by Barb Goffman
Thank you for coming to this memorial service in honor of my dog, Scout. You may have only known him online, but whether Scout licked your face in person or virtually, I’m sure you felt his love from the stories I shared of him. All the stories. All the time. I probably drove some of you to boredom at times from all my posts, but whenever I looked at him, I always felt a surge of love to him and from him that I wanted to share. And even now, though he isn’t physically with me any longer, I still feel that surge of love. I’m so happy to be able to share it with you one more time.
Scout was a Labrador/shepherd/malamute mix. He weighed about eighty pounds. His fur was like an Oriental carpet. From one angle he’d look blond. From another, he’d look light brown. He had white fur on his tummy, big brown eyes, blond eyelashes. In his puppy pictures, you could see a black mask on his face. He had a long fluffy tail that he wagged when he was happy; in his last few weeks, he used that tail as a rudder to try to keep his balance.
He was the sweetest boy you could ever meet—as long as you didn’t ring the doorbell. If you did that, Scout assumed you were an invader here to kill us, and he would charge to the door, barking and jumping so he could bare his teeth through the window. In his final year, he couldn’t climb the stairs to the front door anymore, but he still maintained his job as the head of home security, standing at the foot of the stairs barking away.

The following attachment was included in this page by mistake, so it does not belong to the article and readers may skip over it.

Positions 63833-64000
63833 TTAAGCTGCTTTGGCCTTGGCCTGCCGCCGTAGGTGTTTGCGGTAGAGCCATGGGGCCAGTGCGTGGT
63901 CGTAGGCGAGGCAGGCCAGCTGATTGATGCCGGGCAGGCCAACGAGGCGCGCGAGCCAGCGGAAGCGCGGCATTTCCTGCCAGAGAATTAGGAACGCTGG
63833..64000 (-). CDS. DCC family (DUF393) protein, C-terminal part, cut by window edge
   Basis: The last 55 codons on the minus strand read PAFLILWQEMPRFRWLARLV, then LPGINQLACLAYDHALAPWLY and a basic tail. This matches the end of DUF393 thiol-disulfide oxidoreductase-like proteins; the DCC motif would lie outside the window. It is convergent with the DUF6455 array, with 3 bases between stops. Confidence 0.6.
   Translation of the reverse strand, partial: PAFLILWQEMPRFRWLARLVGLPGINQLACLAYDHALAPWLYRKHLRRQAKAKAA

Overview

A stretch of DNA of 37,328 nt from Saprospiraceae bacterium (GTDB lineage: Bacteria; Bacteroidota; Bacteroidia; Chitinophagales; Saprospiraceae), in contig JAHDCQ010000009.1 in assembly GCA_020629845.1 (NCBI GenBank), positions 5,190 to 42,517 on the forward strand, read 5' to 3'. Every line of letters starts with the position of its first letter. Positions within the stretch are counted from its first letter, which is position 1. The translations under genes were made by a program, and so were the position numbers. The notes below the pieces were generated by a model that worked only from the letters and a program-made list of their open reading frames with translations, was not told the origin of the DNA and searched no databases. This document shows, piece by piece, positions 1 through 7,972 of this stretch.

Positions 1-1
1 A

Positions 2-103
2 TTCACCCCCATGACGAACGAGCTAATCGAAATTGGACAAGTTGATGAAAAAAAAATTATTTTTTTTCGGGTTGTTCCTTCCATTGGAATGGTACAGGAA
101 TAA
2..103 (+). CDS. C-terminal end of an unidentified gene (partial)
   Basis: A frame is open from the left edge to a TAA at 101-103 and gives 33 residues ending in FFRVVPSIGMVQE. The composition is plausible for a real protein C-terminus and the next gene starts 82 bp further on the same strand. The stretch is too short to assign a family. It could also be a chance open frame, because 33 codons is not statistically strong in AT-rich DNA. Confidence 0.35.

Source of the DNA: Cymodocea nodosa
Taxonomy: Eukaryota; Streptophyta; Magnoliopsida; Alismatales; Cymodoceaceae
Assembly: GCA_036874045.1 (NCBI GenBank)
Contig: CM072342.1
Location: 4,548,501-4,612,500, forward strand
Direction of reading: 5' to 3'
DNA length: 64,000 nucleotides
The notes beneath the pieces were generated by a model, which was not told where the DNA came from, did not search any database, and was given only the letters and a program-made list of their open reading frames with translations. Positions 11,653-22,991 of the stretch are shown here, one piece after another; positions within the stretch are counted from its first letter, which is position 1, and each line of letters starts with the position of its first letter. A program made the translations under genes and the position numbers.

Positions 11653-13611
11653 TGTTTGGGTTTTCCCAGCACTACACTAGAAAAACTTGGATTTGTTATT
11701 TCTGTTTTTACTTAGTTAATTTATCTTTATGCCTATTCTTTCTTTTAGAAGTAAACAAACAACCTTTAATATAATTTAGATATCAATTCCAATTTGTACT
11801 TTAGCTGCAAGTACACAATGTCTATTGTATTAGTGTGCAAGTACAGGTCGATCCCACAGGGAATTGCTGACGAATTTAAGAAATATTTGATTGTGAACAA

Scout was a rescue dog. According to the records I received from the SPCA, he was found when he was eight weeks old, trying to climb into a lady’s car in a bank parking lot. (He always loved the car, both riding in it and smelling the wheels of any car around.) That bank was next door to a veterinary office, so the lady assumed he’d escaped from there. He hadn’t. My best guess is someone dumped him there, thinking the vet would find him and get him a good home. They called the SPCA, which took Scout in for a few months, raised him, and trained him, until he went to a family. He lived with that family for five years until they gave him back because he didn’t fit in anymore. Fools. But it was my gain, because my beautiful boy was waiting for me.
n case you didn’t know, Scout was a very smart dog. When I would sit on the floor and pet him, he’d sometimes sense I was about to get up. He’d place one of his front legs over my arm, trying to hold me down, forcing me to keep petting him. He understood a lot of words and commands, but most telling is he understood “Show Mama what you want.” Sometimes he wanted a treat and would walk to the treat closet. Sometimes he wanted to go outside and would walk to the door to the yard. His answer varied depending on what his desire at that moment was. That’s a smart boy.
|Scout loved Dad's visits|
Scout also liked store-bought treats. Processed treats, my friend Kim recently said, and she was right. When we’d visit his old friends with the SPCA, they’d offer him high-end treats, and he’d turn his head away. No highfalutin stuff for Scout. He adored Beggin Strips and T-Bonz and Milk Bones. In his final days, he stopped eating anything but the T-Bonz. They were especially soft. I’m grateful he could get them down.